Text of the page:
4. Make It Fun
The Ghostbusters movies are supposed to be fun. Not socially conscious, not socially just, not a statement about the wage gap, but fun – as it is with pretty much all summer tentpoles. The original is among the best in the genre. The second one was more of the same but without the novelty, and I’d like to believe the 2016 remake wanted to be. But external factors lead to the studio and filmmakers hastily changing the narrative and insulting the audience before we even reached the theater. Once again, get off your high horse and give us a good time.
So what’s next? Now that the genie’s been let out of the bottle and didn’t destroy the world, it’s difficult to believe that Sony won’t try again with more sequels. (After all, they lost Spider-Man. What do they have left?) The Ghostbusters brand is far too potent to simply bury again, so the best we can do is hope something good emerges from it. And there are plenty of places for the franchise to go and ways for it to transform. The prevalence of “reality” ghost shows and long-running fiction shows like CW’s Supernatural and NBC’s Grimm proves that there is clearly some sort of audience for a fun, charismatic ghost investigator series. That’s what Ghostbusters is!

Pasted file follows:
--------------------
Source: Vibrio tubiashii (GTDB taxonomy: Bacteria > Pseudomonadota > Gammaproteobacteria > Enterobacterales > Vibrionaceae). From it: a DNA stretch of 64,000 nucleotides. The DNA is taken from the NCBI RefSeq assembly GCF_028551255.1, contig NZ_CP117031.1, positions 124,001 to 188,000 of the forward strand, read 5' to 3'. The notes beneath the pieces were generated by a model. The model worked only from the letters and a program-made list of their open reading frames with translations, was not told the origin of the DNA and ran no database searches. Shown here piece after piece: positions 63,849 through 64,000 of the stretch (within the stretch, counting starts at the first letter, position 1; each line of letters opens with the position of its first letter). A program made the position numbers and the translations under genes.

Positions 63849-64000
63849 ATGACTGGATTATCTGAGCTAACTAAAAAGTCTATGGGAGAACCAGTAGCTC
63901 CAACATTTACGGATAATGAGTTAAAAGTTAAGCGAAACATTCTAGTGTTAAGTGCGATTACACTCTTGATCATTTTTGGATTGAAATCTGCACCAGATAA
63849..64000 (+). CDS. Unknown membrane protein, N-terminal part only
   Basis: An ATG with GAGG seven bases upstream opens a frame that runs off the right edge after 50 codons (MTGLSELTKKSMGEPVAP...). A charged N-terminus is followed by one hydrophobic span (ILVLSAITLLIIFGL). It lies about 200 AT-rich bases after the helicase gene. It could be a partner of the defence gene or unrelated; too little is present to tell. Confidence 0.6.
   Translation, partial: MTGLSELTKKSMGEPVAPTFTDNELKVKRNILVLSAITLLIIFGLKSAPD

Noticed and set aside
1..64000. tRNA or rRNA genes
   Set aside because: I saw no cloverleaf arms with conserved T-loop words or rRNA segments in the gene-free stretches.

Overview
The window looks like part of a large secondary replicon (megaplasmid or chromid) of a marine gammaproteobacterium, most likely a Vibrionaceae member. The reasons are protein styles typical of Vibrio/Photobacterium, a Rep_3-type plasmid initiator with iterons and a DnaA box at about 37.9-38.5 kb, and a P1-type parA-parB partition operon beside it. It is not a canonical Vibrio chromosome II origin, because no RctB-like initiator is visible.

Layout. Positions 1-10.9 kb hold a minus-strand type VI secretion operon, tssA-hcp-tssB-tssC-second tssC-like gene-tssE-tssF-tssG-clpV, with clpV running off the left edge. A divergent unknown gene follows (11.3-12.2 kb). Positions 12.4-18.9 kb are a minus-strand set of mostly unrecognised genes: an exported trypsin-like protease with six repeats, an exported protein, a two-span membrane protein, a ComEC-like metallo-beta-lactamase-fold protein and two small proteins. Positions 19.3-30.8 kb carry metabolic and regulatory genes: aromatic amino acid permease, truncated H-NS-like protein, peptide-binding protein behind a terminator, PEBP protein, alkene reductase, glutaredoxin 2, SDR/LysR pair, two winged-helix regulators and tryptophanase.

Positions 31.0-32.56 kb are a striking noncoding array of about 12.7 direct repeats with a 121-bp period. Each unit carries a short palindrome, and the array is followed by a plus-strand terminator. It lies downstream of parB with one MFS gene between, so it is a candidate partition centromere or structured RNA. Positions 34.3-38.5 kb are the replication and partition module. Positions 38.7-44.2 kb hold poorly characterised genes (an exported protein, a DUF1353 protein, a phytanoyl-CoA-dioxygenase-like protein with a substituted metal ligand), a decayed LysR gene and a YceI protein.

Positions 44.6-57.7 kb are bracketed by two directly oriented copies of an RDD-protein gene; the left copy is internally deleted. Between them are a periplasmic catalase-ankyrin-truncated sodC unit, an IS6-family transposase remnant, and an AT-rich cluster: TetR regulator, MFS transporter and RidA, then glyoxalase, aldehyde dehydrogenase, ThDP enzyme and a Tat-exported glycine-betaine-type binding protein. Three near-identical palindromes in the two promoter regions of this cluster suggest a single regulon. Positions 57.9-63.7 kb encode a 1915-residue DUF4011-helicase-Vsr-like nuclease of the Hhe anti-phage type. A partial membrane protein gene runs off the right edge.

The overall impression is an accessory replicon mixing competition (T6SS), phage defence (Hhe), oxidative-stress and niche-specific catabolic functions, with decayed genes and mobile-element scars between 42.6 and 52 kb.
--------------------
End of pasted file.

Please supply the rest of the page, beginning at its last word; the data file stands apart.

But we can’t forget that the new Ghostbusters will never be Ghostbusters. Nothing can, not even Ghostbusters (see: Ghostbusters 2). There’s a reason the phrase “capturing lightning in a bottle” exists, and the first Ghostbusters is a prime example of that. You’re never going to recapture that vibe and that feeling, and expecting any filmmaker to do so places an unfair burden on them. However, it’s not unfair to expect a movie to actually be genuinely good and do more than coast on the laurels of a 30-year-old brand. Franchises needs to evolve, regardless of the series. Ghostbusters 2016 unfortunately seemed too constrained by the shackles of the past to develop its own identity. The talent is there (though not so much on display), but not until Ghostbusters can break out of its shadow can it be truly worthy of the name. (And it’s certainly not going to do that by playing the Patriarchy Card a second time.)